One of my abiding memories of my dear Grandad was of him pontificating about what young folk were up to – always started with “the youth of today”. I kind of forgave him for that because in his time communication methods were less sophisticated than they are now and his interaction with the so called “youth” was very limited and I guess his opinions were helped along by the newspapers he read.
So when I heard someone saying it a couple of weeks ago it drew me up.
How can it be that people still talk about “the youth of today” in 2012 if they were one huge amorphous mass?
I have the privilege of working with young people involved in the Young Enterprise Company programme http://www.yes.org.uk/secondary.htm. Between September and March each year teams of young people form and run a company. This involves forming a board -with the recognised director roles, raising capital , choosing or creating a product or service, undertaking market research, selling , accounting, managing the people involved, dealing with problems – in fact everything that happens in a real business except their experience is condensed into little more than six months.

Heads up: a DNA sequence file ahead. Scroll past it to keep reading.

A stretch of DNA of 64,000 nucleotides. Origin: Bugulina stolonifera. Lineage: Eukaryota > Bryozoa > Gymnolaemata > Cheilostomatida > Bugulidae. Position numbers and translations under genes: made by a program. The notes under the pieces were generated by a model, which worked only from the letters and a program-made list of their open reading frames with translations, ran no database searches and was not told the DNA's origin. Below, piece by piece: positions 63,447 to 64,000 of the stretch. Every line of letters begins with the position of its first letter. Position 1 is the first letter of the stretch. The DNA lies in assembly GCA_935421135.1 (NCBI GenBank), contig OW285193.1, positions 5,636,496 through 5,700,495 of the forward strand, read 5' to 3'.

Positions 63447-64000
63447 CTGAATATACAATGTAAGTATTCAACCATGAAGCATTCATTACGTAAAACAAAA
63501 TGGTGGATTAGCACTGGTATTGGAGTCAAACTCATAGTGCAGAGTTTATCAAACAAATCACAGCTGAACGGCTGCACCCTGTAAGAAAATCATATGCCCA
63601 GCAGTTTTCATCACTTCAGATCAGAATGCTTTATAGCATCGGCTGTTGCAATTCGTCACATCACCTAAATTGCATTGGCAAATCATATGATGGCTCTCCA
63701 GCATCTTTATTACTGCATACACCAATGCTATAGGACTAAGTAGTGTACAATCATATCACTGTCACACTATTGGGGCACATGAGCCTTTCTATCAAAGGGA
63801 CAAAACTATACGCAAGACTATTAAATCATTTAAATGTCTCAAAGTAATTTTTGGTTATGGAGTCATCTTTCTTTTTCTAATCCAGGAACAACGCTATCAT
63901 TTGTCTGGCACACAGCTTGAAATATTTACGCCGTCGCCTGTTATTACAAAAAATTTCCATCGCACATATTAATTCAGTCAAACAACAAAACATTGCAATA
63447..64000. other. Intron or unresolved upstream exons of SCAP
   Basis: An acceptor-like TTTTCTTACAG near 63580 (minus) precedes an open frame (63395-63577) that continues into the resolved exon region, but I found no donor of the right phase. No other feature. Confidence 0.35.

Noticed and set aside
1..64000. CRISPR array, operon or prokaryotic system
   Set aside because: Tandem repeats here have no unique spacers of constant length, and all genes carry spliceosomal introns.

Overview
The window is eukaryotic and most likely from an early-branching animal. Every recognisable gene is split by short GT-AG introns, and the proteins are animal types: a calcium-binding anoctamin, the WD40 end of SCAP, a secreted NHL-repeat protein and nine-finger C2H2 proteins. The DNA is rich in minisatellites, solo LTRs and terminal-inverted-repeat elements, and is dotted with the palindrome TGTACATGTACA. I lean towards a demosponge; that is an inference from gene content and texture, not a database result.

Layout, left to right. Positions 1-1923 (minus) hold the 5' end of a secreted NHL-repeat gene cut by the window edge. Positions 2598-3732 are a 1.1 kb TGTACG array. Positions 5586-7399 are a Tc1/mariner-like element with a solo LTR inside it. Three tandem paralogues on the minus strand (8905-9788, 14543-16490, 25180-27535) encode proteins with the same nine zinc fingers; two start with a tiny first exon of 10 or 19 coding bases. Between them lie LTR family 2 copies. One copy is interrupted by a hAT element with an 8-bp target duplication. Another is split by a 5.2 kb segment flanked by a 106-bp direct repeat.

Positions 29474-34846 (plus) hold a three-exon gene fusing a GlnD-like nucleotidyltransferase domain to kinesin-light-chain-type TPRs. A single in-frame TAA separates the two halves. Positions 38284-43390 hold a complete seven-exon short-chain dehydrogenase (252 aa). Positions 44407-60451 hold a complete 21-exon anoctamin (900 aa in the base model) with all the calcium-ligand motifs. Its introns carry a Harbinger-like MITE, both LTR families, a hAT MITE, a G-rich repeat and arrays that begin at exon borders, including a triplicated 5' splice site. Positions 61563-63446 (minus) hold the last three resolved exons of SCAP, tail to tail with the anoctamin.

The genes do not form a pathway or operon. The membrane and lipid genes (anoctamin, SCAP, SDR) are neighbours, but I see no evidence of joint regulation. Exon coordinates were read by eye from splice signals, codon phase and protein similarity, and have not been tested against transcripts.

Here in Edinburgh and Lothian we have a wide range of young people taking part each year from both the state and independent sector. Each one of them is packed full of potential and apart from creating an environment, to allow them to experiment and perform, we hope to support them to recognise and understand their strengths and talents.
The joy for me of working with younger folk is that they come with very little baggage and – in my experience – are willing to try things that us older heads might dismiss . We ask the adult volunteers to act as their mentors, to ask questions, to help them develop their own ideas rather than telling them what to do. I know from the conversations I have had with some that it can be really difficult but it is definitely worthwhile.
The disappointment for me is when such experiences are not valued by parents. To be fair I think there is still a lot of confusion around enterprise and entrepreneurship and although during the YE competition the students are required to set up a company, we know from the interviews at the end, that most have realised what they have learned will be useful at work, while only a few think they might set up their own businesses.
With all of the current talk about school leavers and students not being work ready here is a great example of how a programme, that is nearly 50 years old, gives young people a real life taste of business.
Maybe we should give that group the challenge of banishing “the youth of today” tag once and for all.
If you would like to learn more about Young Enterprise get in touch Jackie@consultcameron.com